Litigation Privilege can protect your Accident Investigation – Lexology

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The Irish High Court has recently held that an Accident Investigation Report Form completed by an employer following a workplace accident is protected by litigation privilege.

Mr Ladislav Kunzo suffered a workplace injury in Kepak Meat Processors on 14 September 2016. Four weeks later, he consulted with his solicitor who then wrote an initial letter of claim to Kepak. Mr Kunzo’s solicitor then made an Application to the Personal Injuries Assessment Board and Court proceedings were subsequently issued on his behalf. Kepak served a full Defence.

Mr Kunzo’s solicitors sought discovery of various documents including the Accident Report From and witness statements. Whilst Kepak agreed to the production of some documents, it asserted a claim of privilege over the Accident Investigation Report Form and certain related statements and documents. Mr Kunzo’s solicitors brought a formal application seeking discovery of those documents and that application came before Judge Anthony Barr on 12 March 2021.

Mr Kunzo’s legal team advanced two main arguments. Firstly, they argued that because the Accident Investigation Report Form was completed prior to any letter of claim being issued on his behalf, Kepak could not argue that the documents had come into existence in relation to an existing or threatened legal action.

Mr Kunzo’s solicitors also submitted that the Accident Investigation Report Form and the related statements and documents had been created to comply with Kepak’s reporting obligations under the relevant Health & Safety Legislation.

Kepak argued that since an extremely high proportion of workplace accidents gave rise to litigation, it was necessary for it to treat all accidents as being likely to result in litigation and on that basis it was entirely reasonable for Kepak to prepare such a document in contemplation of the likelihood of litigation.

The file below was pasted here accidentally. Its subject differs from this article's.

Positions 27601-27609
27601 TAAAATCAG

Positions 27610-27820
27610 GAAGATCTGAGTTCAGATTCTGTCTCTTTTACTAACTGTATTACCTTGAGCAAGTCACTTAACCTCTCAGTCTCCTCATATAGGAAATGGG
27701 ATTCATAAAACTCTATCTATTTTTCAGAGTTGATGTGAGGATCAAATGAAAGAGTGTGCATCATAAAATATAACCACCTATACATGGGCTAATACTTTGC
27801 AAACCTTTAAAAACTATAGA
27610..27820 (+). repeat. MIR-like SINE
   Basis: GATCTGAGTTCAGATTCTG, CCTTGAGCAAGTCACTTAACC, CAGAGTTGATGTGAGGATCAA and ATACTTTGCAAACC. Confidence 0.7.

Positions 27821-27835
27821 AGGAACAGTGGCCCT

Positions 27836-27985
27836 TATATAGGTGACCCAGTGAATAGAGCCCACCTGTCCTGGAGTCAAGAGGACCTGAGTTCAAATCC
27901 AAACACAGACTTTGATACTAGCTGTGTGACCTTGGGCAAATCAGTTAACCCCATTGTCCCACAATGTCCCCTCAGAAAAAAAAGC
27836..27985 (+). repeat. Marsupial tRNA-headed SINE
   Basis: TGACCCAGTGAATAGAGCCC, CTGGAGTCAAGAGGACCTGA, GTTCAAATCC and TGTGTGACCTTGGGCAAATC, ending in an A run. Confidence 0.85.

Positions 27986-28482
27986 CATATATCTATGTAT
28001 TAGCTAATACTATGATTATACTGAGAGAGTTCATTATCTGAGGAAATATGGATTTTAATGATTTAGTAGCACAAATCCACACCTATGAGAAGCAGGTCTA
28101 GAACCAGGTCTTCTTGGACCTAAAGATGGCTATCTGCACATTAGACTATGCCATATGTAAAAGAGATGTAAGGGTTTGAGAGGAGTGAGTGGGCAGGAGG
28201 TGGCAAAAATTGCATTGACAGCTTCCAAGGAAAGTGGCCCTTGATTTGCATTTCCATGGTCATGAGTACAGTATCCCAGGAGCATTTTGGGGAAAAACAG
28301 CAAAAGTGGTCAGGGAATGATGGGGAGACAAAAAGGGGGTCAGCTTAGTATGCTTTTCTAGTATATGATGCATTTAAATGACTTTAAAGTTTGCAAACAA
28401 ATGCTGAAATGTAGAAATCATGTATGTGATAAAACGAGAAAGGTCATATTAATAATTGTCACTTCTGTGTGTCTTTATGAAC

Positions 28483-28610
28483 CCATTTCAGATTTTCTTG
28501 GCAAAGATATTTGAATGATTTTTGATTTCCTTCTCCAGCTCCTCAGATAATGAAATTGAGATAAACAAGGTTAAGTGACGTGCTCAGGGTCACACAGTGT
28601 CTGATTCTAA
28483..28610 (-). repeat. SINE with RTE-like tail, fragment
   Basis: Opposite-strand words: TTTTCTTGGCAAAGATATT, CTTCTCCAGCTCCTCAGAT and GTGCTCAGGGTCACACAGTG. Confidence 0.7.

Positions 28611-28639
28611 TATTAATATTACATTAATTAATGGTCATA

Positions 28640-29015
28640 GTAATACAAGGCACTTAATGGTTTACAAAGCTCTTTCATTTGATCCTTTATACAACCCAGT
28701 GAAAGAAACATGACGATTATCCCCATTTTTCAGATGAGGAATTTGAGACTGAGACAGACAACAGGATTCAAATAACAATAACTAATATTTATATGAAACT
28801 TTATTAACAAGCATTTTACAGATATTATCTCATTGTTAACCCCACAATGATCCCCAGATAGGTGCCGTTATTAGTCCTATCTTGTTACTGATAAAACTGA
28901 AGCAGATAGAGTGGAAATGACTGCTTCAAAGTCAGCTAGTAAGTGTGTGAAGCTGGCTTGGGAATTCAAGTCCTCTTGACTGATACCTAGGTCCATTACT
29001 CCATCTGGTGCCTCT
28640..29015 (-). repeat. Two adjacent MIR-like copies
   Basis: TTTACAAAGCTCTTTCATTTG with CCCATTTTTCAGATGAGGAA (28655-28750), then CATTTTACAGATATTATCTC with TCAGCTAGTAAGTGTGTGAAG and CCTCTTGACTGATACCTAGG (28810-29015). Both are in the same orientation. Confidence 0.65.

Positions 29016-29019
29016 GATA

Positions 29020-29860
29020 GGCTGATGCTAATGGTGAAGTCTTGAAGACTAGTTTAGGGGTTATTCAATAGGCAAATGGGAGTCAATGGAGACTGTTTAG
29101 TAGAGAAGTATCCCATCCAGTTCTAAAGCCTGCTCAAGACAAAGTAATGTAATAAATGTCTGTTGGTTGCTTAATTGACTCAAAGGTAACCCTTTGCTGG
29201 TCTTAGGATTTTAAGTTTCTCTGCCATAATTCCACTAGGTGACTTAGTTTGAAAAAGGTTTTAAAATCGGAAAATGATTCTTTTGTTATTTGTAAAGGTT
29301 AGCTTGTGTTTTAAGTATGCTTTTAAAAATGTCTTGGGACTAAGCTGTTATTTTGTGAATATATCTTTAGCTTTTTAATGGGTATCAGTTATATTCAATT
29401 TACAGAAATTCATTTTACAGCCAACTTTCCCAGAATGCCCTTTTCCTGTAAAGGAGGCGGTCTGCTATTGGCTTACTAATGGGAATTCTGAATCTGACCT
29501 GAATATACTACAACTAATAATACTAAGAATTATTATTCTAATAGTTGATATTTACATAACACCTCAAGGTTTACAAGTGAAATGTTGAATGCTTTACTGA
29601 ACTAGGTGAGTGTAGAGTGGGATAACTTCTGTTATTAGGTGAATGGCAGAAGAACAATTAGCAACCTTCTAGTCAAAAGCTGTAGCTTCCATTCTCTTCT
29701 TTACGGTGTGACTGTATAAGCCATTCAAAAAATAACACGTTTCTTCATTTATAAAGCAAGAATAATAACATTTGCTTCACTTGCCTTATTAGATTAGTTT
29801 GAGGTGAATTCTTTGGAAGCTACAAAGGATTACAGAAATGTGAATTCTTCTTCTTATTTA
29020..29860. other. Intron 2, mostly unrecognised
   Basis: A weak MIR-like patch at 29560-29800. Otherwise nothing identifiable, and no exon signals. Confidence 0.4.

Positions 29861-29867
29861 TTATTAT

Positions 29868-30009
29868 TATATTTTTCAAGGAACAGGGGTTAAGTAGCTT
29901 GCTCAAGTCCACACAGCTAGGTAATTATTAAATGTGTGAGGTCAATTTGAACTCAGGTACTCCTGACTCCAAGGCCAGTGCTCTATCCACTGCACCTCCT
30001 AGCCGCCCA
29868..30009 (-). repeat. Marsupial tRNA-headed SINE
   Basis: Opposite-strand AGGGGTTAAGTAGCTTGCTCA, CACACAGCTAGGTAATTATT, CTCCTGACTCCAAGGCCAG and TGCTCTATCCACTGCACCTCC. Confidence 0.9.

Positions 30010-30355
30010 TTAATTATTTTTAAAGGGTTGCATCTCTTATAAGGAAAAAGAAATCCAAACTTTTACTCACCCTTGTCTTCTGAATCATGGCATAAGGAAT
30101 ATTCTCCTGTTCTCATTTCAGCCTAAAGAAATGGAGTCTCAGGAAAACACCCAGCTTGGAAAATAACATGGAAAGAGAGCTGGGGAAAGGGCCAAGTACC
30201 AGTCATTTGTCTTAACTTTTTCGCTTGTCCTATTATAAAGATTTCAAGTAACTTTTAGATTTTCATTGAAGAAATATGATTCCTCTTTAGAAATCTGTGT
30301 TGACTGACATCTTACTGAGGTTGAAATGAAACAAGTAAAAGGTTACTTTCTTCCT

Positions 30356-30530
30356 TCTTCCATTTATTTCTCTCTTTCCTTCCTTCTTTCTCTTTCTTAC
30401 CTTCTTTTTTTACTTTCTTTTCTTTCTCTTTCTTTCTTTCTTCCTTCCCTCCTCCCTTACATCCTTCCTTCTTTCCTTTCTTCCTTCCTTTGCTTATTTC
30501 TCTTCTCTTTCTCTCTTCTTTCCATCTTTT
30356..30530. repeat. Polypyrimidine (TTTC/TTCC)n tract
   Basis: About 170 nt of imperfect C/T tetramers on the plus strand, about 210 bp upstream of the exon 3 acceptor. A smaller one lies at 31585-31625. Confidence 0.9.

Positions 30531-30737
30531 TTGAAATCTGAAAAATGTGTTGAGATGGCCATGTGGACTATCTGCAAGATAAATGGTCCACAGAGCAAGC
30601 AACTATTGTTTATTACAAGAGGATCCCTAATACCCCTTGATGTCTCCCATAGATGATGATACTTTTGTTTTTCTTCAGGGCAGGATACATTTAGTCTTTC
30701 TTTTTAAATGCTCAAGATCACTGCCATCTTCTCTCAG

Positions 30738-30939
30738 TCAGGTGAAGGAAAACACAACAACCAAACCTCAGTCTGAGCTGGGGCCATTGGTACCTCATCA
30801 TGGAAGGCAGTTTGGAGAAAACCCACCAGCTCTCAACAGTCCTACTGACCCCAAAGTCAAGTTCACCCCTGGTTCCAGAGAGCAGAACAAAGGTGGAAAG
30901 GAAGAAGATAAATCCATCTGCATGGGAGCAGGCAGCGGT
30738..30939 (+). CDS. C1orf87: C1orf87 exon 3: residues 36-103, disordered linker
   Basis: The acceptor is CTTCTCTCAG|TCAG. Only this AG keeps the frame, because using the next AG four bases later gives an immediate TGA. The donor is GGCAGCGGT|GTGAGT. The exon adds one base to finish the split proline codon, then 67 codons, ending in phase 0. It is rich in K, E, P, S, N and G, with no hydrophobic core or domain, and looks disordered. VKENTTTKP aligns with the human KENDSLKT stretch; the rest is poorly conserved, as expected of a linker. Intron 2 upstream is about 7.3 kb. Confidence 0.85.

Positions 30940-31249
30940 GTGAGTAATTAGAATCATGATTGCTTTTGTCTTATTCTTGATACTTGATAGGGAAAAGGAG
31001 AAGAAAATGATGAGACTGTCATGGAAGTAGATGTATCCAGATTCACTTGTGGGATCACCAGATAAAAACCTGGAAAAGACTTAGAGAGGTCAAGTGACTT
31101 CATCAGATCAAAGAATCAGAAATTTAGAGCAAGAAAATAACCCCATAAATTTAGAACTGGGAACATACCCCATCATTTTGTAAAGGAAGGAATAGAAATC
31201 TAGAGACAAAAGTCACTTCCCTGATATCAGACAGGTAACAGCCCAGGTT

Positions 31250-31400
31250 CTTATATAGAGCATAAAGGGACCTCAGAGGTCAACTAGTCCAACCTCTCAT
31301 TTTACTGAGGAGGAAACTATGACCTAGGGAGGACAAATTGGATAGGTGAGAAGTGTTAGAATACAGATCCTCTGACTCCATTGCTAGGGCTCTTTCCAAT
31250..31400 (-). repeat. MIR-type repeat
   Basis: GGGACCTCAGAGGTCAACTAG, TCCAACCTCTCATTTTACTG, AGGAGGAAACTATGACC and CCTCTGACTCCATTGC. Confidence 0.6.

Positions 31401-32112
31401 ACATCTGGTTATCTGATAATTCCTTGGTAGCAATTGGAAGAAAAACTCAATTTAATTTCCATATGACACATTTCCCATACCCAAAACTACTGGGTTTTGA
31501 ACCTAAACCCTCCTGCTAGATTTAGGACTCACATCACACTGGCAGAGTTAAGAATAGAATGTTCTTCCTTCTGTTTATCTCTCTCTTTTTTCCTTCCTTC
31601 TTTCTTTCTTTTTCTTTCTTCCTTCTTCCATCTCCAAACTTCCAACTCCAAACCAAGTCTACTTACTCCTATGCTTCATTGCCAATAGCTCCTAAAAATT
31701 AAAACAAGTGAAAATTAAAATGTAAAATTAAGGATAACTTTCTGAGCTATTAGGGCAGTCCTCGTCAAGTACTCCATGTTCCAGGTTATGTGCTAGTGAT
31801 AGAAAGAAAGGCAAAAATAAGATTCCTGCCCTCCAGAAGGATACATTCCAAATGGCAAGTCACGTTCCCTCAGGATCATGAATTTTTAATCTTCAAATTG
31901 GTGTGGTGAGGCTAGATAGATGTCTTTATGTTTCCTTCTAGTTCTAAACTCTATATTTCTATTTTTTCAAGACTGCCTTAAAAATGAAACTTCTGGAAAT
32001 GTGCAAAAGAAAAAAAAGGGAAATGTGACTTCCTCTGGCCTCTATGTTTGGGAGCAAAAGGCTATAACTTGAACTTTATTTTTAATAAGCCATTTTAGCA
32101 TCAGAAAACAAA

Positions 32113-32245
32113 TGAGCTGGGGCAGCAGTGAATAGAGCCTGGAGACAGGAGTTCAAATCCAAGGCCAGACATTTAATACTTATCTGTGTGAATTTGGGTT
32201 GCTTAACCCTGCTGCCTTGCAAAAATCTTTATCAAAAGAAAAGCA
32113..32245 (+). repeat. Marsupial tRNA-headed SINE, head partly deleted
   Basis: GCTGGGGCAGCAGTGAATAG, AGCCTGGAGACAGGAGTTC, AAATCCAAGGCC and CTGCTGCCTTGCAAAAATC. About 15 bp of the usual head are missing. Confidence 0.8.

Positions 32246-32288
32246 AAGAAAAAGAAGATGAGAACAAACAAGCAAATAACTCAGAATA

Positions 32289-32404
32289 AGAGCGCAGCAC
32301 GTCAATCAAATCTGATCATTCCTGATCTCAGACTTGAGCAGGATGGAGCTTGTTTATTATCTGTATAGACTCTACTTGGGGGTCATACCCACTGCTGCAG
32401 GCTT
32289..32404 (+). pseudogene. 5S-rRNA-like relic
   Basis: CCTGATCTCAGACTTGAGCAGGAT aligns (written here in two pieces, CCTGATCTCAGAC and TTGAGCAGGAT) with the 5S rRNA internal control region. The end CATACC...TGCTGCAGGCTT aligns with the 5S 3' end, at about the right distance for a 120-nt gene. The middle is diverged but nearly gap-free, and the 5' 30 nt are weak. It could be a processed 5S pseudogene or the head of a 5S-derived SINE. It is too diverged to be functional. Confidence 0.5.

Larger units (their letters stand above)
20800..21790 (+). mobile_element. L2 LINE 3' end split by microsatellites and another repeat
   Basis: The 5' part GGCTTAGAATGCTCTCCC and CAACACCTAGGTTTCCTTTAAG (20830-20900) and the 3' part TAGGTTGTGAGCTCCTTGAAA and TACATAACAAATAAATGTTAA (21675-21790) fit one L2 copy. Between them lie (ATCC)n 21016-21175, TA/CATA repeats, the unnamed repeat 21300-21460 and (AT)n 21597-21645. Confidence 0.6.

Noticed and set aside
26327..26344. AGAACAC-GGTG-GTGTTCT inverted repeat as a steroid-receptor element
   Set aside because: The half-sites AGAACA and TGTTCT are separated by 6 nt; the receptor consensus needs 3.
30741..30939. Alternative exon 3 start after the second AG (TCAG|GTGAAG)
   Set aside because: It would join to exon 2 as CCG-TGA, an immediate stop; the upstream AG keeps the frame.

Kepak also argued that its Health & Safety personnel rely on the contents of the Accident Investigation Report to assess its possible legal exposure to any litigation. Finally, Kepak argued that it carried a high excess on its policy of insurance and the information in the Accident Investigation Form was used to evaluate the potential cost of the claim and decide on what amount of money should be put on a reserve to meet its exposure.

Kepak argued that the dominant purpose of the investigation was to enable legal advice to be taken in relation to any possible exposure that it may have arising out of a claim in respect of a workplace accident. Kepak submitted that there was no specific legislative obligation requiring it to report all workplace accidents to the Health & Safety Authority or to create a specific form of a document following each and every workplace incident.

The Court held that in order for litigation privilege to arise it was not necessary that legal proceedings be actually in being prior to the documents coming into existence or even for a legal claim to have been formally threatened. It will suffice if the documents were produced because legal proceedings were reasonably anticipated by the Defendant.

Judge Barr held that the Accident Investigation Report Form was covered by litigation privilege as long as the person who created the documents can satisfy the Court that the dominant purpose in carrying out the investigation and in obtaining the various supporting documents (including witness statements) was a desire on their part to obtain legal advice in respect of any proceedings that may reasonably be anticipated in respect of an accident.

It is worth noting that the Accident Investigation Report in this instance was not simply a report of the accident drawn up on the day of the accident itself or shortly thereafter but was “the culmination of a fairly detailed investigation carried out by personnel on behalf of the Defendant“. On that basis, Judge Barr was satisfied that it was produced for the purpose of obtaining legal advice in relation to a claim which Kepak anticipated that it would receive in due course and which it did in fact receive.

On that basis, the court refused to order discovery of the Accident Investigation Form and related statements.

While each case is decided on its own facts, this decision is useful in assisting employers in understanding how they can satisfy the test of litigation privilege in the context of its accident investigation forms and related documents.



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